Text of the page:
Grain prices remain at a high level

Photo: Peter J.E.Roek
Photo: Peter J.E.Roek

A strong demand supports wheat and corn prices on the world market. The futures markets show that expectations for the price of wheat in particular are tense, partly due to recent and coming cold conditions in production areas.

The high corn and soybean prices in recent months are affecting the plans of American farmers. The latest figures on their acreage show that they are expanding them considerably to a record total of 73.7 million hectares. This is evident from figures from the United States Department of Agriculture, which has presented expectations for the 2021-22 financial year. An estimate of US wheat production is 49 million tons in that financial year, and 384 million tons of corn is expected. For wheat this is in line with the forecast of market analysts, the quantity of maize was estimated to be higher.

Risk of frost damage

The cold is now playing a role in several production areas for the coming wheat harvest. In Western Europe it is getting warmer, as in the United States. It is not yet known what the consequences of the recent harsh conditions in the United States will be for the coming harvest, but the very severe frost that there was in Texas in particular suggests considerable damage. Meanwhile, the course of an expected cold spell in Russia is being looked at with suspicion.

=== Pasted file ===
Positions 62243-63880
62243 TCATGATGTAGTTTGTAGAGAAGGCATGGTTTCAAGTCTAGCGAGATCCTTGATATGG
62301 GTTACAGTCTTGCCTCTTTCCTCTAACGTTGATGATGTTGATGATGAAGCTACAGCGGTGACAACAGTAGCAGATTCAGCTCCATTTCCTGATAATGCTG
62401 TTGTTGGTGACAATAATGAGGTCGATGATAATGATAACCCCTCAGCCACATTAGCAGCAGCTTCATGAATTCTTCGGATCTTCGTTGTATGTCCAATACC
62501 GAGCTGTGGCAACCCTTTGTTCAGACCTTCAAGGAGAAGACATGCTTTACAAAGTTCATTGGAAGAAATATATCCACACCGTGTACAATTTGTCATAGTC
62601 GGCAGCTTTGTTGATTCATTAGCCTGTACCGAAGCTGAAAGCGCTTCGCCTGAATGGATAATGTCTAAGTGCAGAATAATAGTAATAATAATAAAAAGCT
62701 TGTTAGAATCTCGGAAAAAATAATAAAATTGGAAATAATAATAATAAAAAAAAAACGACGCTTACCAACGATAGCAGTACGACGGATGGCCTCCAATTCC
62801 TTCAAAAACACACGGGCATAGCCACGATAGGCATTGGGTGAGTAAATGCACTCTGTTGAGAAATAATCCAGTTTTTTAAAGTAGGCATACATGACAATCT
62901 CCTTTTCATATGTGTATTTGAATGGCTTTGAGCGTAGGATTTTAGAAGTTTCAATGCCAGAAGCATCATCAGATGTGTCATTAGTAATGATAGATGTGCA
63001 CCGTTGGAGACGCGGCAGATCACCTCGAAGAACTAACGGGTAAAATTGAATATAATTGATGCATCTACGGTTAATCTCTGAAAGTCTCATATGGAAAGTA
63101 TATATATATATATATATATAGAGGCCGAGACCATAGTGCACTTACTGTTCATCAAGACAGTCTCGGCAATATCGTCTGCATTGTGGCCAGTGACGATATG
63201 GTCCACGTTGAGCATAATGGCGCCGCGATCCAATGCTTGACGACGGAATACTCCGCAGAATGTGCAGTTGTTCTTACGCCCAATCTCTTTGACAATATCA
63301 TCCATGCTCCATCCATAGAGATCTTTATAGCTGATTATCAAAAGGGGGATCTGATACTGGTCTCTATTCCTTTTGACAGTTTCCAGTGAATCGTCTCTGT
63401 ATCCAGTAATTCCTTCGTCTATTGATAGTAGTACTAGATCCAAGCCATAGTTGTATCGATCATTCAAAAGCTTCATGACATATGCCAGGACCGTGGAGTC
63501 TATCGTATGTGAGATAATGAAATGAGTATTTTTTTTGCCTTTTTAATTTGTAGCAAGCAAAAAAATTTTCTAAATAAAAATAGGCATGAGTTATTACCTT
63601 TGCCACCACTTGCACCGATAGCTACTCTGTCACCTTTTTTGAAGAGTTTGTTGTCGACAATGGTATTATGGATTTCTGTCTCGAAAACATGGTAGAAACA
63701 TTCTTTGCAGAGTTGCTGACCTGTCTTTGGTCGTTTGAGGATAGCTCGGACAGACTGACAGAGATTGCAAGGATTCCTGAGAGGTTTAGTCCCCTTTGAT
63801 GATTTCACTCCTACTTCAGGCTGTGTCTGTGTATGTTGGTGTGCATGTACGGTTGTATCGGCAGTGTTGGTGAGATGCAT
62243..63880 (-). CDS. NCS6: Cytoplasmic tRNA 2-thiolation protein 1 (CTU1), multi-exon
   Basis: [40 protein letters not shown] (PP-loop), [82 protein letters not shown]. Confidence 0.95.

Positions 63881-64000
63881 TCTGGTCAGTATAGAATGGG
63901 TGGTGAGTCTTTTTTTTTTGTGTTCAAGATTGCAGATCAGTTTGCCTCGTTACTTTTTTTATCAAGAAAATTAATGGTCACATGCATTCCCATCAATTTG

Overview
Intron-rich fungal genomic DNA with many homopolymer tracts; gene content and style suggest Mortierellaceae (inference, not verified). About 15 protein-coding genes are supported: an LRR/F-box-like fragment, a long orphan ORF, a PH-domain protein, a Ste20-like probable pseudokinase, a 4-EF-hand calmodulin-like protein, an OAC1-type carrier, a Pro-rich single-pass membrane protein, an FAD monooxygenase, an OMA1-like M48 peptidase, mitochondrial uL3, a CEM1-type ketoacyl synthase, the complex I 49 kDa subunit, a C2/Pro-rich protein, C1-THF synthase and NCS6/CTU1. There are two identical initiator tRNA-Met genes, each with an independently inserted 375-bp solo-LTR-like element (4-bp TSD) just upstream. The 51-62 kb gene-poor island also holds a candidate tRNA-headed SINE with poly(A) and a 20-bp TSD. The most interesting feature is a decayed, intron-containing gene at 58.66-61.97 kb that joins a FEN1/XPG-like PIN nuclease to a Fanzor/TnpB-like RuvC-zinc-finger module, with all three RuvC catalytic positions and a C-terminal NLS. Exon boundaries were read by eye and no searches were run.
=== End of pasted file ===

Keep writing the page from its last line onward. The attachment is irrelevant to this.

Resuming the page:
Rapid demand

The March 2021 contracts on the Paris futures market will soon expire. The prices are rising. Wheat has become almost 7% more expensive in a week and corn more than 4%. In Chicago, forward prices also rose for March, but less rigorously.

There is a rapid demand for grains on the physical market worldwide. The price indexes of wheat, corn and barley rose last week. The fact that Argentina will compete more strongly with the US with its maize has an influence on maize prices. Argentina will not, as previously announced, increase export tariffs for corn and soy.

Kwakman
Jack Kwakman Freelance journalist



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